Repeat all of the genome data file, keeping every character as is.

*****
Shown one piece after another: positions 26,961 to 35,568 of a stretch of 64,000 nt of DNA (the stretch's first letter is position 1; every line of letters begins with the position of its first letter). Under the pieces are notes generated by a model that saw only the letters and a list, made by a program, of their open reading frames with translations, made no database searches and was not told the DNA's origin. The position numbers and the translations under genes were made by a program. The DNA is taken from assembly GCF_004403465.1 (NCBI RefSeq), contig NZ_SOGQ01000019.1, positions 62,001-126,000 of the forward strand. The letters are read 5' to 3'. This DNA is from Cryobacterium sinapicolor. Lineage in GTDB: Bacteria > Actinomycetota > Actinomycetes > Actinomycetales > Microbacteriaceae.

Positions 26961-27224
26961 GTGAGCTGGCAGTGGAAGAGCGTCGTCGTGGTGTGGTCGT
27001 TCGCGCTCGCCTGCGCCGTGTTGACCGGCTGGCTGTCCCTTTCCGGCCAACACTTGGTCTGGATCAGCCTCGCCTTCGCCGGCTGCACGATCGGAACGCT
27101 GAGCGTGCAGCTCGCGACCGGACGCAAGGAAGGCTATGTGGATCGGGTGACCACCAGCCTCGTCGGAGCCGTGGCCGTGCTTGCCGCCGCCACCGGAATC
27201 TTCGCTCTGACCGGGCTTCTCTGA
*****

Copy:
Shown one piece after another: positions 26,961 to 35,568 of a stretch of 64,000 nt of DNA (the stretch's first letter is position 1; every line of letters begins with the position of its first letter). Under the pieces are notes generated by a model that saw only the letters and a list, made by a program, of their open reading frames with translations, made no database searches and was not told the DNA's origin. The position numbers and the translations under genes were made by a program. The DNA is taken from assembly GCF_004403465.1 (NCBI RefSeq), contig NZ_SOGQ01000019.1, positions 62,001-126,000 of the forward strand. The letters are read 5' to 3'. This DNA is from Cryobacterium sinapicolor. Lineage in GTDB: Bacteria > Actinomycetota > Actinomycetes > Actinomycetales > Microbacteriaceae.

Positions 26961-27224
26961 GTGAGCTGGCAGTGGAAGAGCGTCGTCGTGGTGTGGTCGT
27001 TCGCGCTCGCCTGCGCCGTGTTGACCGGCTGGCTGTCCCTTTCCGGCCAACACTTGGTCTGGATCAGCCTCGCCTTCGCCGGCTGCACGATCGGAACGCT
27101 GAGCGTGCAGCTCGCGACCGGACGCAAGGAAGGCTATGTGGATCGGGTGACCACCAGCCTCGTCGGAGCCGTGGCCGTGCTTGCCGCCGCCACCGGAATC
27201 TTCGCTCTGACCGGGCTTCTCTGA